Tuesday, March 22, 2011

knight moves

The Knight is Chess's most enigmatic piece. Its weird L-shaped movement might prompt beginners (like me) to ask questions like:

  • What is the smallest number of moves required for a knight to move to a horizontally or vertically adjacent square of opposite colour? 
  • What is the smallest number of moves required for a knight to move to a diagonally adjacent square? 
  • What is the smallest number of moves required for a knight to move from one corner (say A1) to the diagonally opposite one (say H8)?

The diagram below shows the minimal number of moves a knight starting in the A1 corner takes to get to any other square.

Depending on where it is sitting on the chessboard, an unimpeded knight has a varying number of moves open to it (shown below). 

Not surprisingly, knights are at their freest in the middle of the board, and most constricted in the corners. To get a sense of how a chessboard looks to a knight, you can draw lines between the squares that knights can jump between. Squares that lie next to each other on the board are not adjacent as far as the knight is concerned: to the knight, A1 and A2 are not adjacent (accessible in one move), but A1 and B3 are. To the knight, the chessboard looks like a graph like the ones shown below.

For a standard board, the knight moves around on a graph with 64 vertices and 168 edges (it turns out that on an n x n board, the knight's graph has a number of edges equal to eight times the triangular number t_n). If a knight travels along this graph so that each vertex is touched once, it has performed a "knight's tour" - in general, a path like this is called Hamiltonian. If the knight finally ends on a vertex that can reach the vertex it started on, then it has completed a closed tour, or a Hamiltonian circuit, otherwise it has completed an open tour.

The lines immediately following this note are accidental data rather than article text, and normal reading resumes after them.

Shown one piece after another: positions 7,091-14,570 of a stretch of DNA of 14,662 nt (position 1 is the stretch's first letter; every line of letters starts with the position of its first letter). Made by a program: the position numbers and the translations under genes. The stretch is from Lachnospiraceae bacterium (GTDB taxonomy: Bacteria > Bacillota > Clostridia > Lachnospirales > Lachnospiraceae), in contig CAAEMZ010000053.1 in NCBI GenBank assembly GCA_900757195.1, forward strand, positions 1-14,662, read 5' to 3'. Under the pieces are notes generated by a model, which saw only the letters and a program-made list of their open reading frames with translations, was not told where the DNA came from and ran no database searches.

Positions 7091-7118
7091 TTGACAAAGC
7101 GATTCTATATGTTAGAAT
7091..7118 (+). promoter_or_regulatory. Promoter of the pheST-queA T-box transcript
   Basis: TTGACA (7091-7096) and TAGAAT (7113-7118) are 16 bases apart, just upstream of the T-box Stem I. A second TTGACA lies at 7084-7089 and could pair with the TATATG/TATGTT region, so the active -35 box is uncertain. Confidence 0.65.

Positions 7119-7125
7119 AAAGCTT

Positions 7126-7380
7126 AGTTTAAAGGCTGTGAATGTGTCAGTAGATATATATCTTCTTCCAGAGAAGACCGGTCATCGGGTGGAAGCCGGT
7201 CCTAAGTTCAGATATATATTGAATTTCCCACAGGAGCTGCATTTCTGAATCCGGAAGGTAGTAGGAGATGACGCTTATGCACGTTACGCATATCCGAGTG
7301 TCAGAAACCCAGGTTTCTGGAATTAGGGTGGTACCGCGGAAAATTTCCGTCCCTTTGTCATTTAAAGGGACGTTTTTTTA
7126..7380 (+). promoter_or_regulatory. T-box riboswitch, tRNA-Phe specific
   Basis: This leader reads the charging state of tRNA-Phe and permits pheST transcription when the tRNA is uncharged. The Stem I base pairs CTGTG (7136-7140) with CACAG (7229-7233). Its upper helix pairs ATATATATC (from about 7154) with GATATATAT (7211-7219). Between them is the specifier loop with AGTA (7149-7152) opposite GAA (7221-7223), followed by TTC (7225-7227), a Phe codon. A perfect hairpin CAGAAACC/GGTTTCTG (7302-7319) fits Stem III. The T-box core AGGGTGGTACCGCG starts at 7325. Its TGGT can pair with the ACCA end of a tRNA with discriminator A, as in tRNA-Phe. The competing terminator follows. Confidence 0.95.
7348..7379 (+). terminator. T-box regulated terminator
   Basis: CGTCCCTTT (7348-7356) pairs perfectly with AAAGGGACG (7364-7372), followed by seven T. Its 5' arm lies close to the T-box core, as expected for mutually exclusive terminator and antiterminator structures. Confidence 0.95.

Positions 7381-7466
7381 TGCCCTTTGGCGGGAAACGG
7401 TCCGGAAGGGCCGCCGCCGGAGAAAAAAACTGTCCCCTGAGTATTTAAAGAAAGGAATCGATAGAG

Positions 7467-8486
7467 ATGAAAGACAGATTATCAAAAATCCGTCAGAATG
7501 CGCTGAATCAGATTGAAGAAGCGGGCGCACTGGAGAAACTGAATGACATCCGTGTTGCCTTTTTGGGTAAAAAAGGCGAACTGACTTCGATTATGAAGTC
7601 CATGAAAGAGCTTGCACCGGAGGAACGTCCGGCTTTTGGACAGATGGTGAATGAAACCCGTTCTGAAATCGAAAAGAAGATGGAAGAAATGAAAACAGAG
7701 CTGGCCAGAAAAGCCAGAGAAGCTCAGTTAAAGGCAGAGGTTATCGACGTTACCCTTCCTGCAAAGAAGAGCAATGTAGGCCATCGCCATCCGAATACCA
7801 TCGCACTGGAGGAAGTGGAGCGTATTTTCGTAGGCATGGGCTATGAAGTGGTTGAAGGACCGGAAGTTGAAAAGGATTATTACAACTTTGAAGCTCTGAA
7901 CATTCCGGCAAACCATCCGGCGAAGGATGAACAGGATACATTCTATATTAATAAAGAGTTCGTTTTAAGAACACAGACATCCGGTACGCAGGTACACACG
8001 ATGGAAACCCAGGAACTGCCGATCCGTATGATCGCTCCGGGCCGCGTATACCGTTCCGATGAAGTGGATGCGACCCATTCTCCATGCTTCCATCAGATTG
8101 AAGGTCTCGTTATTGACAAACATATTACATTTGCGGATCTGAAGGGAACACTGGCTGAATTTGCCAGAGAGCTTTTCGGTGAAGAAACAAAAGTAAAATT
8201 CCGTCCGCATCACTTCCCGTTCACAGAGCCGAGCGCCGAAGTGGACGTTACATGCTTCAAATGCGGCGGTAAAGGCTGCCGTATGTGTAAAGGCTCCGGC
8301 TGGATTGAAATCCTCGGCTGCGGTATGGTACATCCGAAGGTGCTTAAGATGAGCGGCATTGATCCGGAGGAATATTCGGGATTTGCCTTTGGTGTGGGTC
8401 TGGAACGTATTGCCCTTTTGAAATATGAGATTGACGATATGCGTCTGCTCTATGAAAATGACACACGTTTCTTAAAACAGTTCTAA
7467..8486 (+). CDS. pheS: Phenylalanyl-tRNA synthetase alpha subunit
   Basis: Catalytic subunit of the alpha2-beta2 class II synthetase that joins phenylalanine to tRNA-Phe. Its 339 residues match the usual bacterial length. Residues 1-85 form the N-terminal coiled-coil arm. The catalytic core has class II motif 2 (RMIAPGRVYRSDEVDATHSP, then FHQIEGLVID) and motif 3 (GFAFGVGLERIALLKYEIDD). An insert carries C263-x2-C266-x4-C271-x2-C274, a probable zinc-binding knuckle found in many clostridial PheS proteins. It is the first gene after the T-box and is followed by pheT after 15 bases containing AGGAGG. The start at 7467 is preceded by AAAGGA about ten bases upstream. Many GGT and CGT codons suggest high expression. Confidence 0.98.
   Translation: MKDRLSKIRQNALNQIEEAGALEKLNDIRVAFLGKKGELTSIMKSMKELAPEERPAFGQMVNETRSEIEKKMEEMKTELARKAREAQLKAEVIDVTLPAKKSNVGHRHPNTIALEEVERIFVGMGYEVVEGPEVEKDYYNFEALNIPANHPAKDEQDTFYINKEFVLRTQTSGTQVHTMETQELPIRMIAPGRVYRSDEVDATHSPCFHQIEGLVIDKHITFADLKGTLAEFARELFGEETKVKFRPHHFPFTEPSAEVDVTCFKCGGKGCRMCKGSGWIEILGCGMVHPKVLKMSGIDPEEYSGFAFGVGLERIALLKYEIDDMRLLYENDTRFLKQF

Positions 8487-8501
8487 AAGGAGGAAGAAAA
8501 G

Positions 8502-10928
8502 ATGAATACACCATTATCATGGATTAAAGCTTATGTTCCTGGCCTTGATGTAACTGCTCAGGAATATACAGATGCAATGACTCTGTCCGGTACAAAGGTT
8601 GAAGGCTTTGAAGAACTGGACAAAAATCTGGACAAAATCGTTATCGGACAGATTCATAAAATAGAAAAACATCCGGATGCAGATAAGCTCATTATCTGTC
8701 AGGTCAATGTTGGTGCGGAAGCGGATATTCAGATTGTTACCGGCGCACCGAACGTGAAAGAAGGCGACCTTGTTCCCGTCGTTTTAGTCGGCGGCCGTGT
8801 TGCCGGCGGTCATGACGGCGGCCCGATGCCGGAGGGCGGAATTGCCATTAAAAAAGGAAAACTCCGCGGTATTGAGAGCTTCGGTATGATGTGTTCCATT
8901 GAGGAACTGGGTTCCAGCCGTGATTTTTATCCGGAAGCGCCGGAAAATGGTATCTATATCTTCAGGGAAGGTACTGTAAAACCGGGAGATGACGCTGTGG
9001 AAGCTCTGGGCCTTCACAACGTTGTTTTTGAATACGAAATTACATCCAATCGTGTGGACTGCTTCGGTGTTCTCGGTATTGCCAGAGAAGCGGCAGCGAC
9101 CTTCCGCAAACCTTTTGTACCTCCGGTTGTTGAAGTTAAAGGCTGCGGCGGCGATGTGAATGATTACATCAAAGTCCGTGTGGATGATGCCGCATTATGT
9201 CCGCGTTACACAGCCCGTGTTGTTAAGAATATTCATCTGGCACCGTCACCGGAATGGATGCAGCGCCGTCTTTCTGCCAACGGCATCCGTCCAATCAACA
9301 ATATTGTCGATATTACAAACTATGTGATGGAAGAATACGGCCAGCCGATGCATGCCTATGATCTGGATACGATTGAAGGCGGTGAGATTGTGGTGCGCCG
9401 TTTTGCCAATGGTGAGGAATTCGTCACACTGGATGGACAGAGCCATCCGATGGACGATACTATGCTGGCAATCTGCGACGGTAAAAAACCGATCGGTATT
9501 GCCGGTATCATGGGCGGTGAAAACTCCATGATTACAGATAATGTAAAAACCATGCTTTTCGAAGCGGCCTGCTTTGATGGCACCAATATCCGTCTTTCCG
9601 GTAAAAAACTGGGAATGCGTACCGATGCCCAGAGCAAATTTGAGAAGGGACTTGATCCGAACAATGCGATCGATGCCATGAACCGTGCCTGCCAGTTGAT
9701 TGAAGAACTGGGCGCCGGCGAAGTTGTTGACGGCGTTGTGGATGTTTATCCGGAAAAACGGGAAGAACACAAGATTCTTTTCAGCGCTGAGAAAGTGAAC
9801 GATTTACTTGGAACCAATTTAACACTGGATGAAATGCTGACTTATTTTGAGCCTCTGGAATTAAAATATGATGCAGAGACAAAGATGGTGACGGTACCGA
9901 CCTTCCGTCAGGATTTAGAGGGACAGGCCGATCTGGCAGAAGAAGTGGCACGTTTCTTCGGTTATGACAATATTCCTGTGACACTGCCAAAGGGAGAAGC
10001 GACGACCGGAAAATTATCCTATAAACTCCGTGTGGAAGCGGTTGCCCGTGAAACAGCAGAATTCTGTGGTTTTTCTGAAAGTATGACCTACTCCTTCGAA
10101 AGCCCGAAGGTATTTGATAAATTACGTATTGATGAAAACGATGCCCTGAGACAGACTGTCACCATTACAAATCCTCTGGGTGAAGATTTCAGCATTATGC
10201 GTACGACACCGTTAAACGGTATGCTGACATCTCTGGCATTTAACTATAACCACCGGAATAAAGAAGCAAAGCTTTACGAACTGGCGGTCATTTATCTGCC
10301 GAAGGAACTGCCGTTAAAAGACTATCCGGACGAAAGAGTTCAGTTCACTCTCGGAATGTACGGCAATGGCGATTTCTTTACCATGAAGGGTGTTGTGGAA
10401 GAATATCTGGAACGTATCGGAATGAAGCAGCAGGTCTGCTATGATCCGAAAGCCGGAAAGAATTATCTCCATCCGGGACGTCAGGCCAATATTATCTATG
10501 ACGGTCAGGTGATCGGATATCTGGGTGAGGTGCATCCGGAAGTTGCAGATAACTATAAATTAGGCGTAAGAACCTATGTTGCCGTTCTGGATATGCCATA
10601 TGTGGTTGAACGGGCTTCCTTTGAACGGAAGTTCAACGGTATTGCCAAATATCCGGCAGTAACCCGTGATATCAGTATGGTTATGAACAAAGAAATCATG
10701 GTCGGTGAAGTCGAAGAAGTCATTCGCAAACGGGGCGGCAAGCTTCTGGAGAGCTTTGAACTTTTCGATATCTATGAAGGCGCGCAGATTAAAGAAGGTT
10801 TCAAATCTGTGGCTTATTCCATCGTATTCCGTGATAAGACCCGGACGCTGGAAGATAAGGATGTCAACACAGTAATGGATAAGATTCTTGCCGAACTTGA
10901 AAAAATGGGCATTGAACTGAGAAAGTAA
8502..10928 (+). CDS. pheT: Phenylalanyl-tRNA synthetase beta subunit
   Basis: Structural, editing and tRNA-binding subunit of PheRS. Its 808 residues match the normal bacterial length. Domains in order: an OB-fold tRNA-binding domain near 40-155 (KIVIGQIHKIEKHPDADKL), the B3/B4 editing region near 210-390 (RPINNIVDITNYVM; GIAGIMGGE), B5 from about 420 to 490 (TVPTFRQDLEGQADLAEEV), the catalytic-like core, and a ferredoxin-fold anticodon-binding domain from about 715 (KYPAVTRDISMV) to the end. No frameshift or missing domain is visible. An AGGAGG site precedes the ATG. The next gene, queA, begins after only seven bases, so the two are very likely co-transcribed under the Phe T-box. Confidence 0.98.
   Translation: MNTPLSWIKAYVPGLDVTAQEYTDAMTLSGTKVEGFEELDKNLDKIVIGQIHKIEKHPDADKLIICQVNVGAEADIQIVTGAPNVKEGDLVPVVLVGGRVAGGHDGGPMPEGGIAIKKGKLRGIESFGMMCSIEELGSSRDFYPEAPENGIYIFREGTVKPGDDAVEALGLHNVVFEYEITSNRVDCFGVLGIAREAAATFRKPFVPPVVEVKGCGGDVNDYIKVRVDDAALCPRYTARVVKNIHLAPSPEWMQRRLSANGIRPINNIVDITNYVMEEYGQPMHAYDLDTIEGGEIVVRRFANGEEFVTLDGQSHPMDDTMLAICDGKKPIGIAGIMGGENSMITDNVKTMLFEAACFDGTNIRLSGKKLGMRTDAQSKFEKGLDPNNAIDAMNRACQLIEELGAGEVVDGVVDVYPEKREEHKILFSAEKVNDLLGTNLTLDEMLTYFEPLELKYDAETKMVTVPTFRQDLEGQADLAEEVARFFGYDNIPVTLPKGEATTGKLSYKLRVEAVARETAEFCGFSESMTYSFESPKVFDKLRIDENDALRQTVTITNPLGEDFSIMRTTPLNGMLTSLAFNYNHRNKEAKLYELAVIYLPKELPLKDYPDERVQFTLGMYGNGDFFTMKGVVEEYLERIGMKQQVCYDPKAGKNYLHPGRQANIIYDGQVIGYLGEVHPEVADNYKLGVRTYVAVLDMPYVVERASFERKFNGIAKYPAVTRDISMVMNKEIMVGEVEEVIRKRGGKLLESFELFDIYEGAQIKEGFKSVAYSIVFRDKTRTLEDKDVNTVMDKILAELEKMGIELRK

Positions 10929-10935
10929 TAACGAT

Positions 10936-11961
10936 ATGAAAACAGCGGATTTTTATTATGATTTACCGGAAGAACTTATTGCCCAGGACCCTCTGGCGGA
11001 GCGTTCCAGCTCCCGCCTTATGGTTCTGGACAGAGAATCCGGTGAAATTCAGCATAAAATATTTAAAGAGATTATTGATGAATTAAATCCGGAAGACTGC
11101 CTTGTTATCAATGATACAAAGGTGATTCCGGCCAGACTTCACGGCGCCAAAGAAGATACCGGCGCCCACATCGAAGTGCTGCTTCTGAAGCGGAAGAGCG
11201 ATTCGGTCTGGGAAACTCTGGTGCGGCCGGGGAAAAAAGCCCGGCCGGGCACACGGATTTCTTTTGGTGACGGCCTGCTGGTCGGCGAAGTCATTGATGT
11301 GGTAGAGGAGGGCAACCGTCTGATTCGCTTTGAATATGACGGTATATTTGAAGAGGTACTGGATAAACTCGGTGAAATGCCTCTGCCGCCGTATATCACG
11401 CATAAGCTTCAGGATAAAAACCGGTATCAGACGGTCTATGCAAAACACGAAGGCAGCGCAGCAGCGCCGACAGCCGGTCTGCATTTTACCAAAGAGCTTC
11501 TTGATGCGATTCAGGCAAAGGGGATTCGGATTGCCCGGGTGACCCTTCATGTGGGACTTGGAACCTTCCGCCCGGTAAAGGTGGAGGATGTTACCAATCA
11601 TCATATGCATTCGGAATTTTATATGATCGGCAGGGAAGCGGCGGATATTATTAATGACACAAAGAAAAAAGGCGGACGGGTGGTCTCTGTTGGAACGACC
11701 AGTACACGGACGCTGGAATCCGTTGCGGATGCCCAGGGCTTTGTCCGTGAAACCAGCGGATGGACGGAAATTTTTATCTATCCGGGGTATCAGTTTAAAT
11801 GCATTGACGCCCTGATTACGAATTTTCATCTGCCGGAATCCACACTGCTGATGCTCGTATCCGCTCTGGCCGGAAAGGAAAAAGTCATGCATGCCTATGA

These tours were found using Warnsdorff's algorithm (as it is described in Wikipedia). This is a greedyish algorithm in which the knight always chooses to move to a square that has the least number of open neighbouring squares (where 'neighbours' are in the sense of the knight's graph). This technique does not always yield a tour (but it succeeds surprisingly often), and makes no distinction between open and closed tours. Here's a few more tours:

Playing with this showed me an unlooked-for connection between origami and chess: Hamiltonian circuits give us knights tours and proper colourings of modular origami models (using Sonobe or Phizz).